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Financial Guidelines

Student Organization Finances / About Your Organizations Account / Student Organization Funding Sources and Policies

Twelve Most Frequently Asked Questions

1. What is my adviser’s financial role?
All registered student organizations are required to have at least one adviser. Your adviser is usually a full-time faculty member, staff member, or administrator within the University who advises your organization and monitors your organization’s University account. Your adviser must sign off on all your group’s financial dealings, and he or she receives monthly ledger sheets from the Office of Financial Affairs itemizing each of your organization’s financial transactions. Your adviser may choose to delegate signature authority to another staff member, and also may delegate reconciliation of ledger sheets to a student officer. Many advisers maintain files of all of your financial transactions. If you do not know who your adviser is, call the Office of Student Organizations at 322-2471.

2. How is our organization funded?
Organizations at Vanderbilt are funded in several ways: a) local/national dues, b) Student Activity Fees, c) fundraising, d) donations, or e) University/ Department allocation. Check with your financial adviser to see how your particular organization operates, or refer to the “Student Organization Funding Sources” chapter for more information.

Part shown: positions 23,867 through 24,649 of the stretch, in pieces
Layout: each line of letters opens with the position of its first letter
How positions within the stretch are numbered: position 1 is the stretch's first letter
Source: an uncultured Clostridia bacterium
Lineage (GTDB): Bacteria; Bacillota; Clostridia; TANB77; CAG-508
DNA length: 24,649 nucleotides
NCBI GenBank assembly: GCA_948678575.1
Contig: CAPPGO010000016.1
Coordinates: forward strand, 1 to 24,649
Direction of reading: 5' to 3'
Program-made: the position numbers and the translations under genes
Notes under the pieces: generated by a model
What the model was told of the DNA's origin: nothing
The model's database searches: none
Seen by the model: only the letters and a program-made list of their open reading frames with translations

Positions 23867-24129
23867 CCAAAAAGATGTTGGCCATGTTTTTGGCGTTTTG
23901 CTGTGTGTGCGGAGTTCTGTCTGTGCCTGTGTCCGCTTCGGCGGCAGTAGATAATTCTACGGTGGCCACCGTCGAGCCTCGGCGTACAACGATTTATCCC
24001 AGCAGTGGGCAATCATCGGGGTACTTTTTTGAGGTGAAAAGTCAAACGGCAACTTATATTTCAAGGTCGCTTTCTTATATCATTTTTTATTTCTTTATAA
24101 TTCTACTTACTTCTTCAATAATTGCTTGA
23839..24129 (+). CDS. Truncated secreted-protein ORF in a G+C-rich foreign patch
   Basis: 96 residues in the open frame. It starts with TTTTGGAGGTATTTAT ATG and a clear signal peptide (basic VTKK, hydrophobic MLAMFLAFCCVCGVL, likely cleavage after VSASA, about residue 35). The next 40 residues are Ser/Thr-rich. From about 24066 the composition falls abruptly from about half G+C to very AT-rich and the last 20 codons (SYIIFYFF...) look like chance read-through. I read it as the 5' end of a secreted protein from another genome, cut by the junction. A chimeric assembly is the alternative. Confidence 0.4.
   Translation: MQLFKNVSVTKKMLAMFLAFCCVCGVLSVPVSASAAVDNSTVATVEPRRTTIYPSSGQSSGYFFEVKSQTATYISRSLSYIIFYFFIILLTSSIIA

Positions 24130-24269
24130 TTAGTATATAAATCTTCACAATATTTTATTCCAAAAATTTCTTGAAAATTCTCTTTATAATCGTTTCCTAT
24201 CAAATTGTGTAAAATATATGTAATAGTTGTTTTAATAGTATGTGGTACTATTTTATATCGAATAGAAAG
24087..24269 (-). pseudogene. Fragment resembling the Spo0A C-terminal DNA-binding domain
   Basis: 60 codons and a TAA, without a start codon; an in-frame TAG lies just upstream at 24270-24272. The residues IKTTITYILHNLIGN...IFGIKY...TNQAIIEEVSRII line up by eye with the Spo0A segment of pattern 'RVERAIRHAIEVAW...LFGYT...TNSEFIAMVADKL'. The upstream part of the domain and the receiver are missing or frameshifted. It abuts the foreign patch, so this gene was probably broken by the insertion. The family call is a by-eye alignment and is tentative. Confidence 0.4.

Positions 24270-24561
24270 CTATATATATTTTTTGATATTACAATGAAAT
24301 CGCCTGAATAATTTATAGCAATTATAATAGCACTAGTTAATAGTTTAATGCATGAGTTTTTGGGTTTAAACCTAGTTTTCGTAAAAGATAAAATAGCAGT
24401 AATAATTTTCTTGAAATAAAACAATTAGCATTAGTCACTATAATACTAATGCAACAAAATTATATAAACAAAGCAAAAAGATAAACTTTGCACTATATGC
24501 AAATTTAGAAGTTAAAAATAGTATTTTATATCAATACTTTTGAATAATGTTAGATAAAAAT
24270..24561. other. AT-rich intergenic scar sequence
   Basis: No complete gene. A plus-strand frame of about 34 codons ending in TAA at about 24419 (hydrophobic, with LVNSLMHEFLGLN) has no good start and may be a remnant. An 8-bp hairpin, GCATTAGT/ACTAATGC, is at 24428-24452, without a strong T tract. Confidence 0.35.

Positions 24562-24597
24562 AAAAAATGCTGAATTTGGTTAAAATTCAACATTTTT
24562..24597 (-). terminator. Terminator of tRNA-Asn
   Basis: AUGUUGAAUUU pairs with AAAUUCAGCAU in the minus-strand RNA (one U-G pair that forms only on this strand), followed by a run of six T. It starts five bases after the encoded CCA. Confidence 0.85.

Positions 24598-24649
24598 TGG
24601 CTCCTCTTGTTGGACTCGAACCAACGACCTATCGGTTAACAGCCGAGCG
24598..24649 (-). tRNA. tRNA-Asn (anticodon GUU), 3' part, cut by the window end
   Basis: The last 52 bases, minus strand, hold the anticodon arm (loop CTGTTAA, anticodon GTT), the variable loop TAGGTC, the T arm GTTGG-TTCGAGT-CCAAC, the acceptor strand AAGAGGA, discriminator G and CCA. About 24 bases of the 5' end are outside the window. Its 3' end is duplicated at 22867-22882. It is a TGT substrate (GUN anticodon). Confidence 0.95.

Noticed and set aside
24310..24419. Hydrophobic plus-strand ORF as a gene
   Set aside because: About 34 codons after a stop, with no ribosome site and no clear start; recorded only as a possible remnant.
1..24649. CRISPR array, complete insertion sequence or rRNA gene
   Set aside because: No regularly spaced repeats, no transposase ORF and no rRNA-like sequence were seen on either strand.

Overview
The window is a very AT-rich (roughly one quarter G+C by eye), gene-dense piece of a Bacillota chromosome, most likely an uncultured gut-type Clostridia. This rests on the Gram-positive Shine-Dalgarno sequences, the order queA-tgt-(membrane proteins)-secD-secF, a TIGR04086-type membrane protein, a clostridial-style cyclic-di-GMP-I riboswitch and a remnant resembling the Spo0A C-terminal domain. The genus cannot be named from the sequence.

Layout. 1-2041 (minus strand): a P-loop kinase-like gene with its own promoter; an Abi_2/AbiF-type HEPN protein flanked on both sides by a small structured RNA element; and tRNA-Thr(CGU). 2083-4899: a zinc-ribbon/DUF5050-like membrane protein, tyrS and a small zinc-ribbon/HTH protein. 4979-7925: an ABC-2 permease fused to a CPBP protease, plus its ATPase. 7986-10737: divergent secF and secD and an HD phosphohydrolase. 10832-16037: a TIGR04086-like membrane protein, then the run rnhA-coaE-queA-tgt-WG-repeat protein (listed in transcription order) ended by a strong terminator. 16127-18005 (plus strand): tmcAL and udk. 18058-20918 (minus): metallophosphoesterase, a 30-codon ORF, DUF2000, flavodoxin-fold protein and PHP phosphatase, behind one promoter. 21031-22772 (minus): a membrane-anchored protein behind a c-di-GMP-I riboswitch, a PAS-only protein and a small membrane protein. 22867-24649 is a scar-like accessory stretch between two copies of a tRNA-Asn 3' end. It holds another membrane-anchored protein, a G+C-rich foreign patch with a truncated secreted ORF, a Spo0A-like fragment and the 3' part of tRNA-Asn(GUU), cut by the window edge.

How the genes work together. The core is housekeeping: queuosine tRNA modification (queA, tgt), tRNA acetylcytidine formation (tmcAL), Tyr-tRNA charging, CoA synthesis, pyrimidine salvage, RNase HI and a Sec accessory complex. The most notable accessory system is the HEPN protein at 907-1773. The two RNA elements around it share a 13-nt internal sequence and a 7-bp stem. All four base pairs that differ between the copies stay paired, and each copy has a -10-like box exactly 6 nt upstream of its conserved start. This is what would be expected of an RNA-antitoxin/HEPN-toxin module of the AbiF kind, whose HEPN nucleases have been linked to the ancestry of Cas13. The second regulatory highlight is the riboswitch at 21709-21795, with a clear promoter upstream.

3. What kind of financial forms do I need to use, and where do I get them?
Most student organizations use four types of financial forms: a) deposit sheet, b) check request, c) purchase order, and d) internal requisition (“1180″). Your financial adviser should have a supply of these forms readily available for your use. If not, forms can be ordered through Vanderbilt’s Procurement Services, Box 357000, Station B, 322-2911.

4. Where do I go to deposit money into our organization’s account?
You may deposit funds into your University account by taking your deposit to the University Cashier’s Office, Baker Building Suite 100, or to the receptionist in the Office of Student Organizations, 207 Sarratt. You may wait for a receipt, or leave your deposit with the cashier, along with a self-addressed envelope, and the cashier will mail the receipt to you. You should make all deposits within 24 hours of receiving them.

5. How do I get a deposit ready for the Cashier?
Get a deposit sheet from your financial adviser, and fill it out completely, indicating the amount of cash, coins, and checks that you have to deposit. All checks must be endorsed with the appropriate account code and center number before you take the deposit to the Cashier.

6. How do I get money out of our University account?
You may withdraw funds from your University account in several ways: a) by check request, b) by purchase order, or c) by internal transfer of funds. Each way requires that a specific form be submitted to Disbursement Services with your adviser’s signature, so it is necessary to plan ahead when making expenditures. (See Forms section.)

7. Can you just write me a check?